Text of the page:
NASA’s oft-delayed Space Launch System, or SLS, is finally ready for launch. The megarocket is designed to launch vehicles into deep space, and its first mission is called Artemis I. NASA is sending an uncrewed Orion space capsule deep into space and into a long orbit around the Moon before coming back to Earth.
It’s taken an extremely long time for the SLS to get to this point. It was scheduled to take off on its debut flight on August 29th, 2022, but its big entrance has since been scrubbed twice, rescheduled multiple times, and faced down two hurricanes. It was originally supposed to launch in 2017 but has suffered mishaps and mismanagement, leading to many delays. It’s also vastly over budget; developing the rocket cost a stunning $11 billion, and it will cost an estimated $4.1 billion per launch.
The rocket is designed to usher in a new generation of deep space exploration and may eventually carry human explorers farther into space than we’ve ever gone before. But first, it will have to get off the ground. Check back here for the latest stories as SLS launches and the Artemis I mission gets underway.
Dec 11, 2022
NASA’s Orion spacecraft has returned to Earth. The uncrewed capsule safely splashed down into the Pacific Ocean off of Mexico’s Baja California around 12:40PM ET on Sunday, marking the end of the landmark Artemis I mission.Read Article >
The capsule reached speeds of about 24,500mph as it returned to Earth, while its heat shield sustained scorching temperatures of around 5,000 degrees Fahrenheit. Orion traveled a total of 1.4 million miles through space over the span of 25.5 days.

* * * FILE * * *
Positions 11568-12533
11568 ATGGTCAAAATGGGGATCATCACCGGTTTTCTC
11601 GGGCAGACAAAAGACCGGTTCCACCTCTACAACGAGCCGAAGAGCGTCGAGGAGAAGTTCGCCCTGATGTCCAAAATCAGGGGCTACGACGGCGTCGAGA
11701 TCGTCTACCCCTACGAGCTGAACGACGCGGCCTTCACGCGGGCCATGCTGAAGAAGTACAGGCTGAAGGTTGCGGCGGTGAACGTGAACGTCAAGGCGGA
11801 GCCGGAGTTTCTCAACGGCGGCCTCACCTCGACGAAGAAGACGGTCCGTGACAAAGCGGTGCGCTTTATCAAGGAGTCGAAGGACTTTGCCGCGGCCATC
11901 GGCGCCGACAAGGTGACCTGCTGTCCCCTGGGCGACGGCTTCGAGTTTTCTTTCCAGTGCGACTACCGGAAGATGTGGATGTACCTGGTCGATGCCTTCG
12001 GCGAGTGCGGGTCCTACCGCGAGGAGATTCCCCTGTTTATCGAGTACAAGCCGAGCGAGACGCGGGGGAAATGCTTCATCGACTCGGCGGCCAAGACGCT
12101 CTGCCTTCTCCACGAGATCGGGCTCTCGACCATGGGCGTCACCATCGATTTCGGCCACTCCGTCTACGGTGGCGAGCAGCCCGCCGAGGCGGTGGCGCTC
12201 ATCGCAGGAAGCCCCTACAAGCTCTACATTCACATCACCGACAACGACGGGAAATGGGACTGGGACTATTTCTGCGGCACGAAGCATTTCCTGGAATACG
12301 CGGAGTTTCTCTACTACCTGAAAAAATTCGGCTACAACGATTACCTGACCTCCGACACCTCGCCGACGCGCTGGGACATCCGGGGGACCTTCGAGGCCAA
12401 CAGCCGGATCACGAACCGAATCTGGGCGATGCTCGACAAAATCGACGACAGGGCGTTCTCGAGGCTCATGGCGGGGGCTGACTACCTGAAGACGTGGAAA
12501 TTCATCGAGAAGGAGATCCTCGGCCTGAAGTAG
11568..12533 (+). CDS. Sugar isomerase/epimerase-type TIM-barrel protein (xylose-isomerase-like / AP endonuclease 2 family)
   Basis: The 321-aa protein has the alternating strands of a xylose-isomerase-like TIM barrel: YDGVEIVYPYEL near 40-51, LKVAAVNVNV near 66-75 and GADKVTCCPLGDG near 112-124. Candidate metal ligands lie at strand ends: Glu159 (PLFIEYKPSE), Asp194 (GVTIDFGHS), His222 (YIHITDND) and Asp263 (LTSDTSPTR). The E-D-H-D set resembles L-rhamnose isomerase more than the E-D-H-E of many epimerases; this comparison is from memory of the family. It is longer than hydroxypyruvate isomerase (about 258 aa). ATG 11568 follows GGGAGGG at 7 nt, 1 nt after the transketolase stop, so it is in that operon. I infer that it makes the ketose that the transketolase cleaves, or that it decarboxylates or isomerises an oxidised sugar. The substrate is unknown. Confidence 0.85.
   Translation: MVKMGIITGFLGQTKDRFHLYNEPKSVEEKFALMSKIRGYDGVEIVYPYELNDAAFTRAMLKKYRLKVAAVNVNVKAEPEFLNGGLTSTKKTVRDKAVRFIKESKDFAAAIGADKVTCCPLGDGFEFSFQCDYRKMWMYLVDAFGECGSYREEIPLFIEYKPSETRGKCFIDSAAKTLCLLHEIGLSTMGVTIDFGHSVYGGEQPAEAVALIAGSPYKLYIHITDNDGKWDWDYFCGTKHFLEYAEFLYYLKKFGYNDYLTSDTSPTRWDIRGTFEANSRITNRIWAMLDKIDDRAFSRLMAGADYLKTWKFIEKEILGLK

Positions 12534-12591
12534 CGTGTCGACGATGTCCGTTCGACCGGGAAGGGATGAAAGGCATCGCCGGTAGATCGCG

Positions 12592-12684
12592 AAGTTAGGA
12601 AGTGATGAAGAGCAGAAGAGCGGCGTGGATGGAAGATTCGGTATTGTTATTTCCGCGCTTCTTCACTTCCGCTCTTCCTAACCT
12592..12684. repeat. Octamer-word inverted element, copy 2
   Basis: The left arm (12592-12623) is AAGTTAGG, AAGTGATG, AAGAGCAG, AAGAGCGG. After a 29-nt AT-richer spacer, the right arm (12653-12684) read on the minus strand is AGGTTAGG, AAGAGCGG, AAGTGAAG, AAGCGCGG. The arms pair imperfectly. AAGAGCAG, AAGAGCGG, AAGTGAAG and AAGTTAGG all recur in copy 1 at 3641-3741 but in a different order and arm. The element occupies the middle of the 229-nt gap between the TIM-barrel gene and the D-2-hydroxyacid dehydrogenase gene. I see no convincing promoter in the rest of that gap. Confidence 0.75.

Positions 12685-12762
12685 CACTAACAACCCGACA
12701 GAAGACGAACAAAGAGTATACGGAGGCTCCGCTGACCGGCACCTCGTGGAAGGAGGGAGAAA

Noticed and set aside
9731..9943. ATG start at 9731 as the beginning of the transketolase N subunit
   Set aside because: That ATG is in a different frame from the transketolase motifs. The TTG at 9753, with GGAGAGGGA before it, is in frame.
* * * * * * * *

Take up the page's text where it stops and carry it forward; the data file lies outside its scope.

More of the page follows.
Dec 10, 2022
This weekend NASA’s Orion spacecraft will return to Earth, following its 25-day mission around the Moon. The uncrewed spacecraft is scheduled to splash down in the Pacific Ocean on Sunday, December 11th.Read Article >
Since its launch on November 16th, Orion has traveled through Earth’s atmosphere and out into space, making a close flyby of the Moon and heading into a distant orbit, reaching a distance of over 43,000 miles from the Moon at its furthest point. Orion traveled around the Moon and made a second close flyby on the return journey and is now on its way back to Earth.
Nov 29, 2022
On Monday, NASA’s Orion spacecraft reached its farthest distance from Earth, clocking in at 268,563 miles away from our planet. This marks the halfway point of the 25.5-day Artemis I mission, and the spacecraft will now continue its orbit around the Moon before heading back toward Earth.Read Article >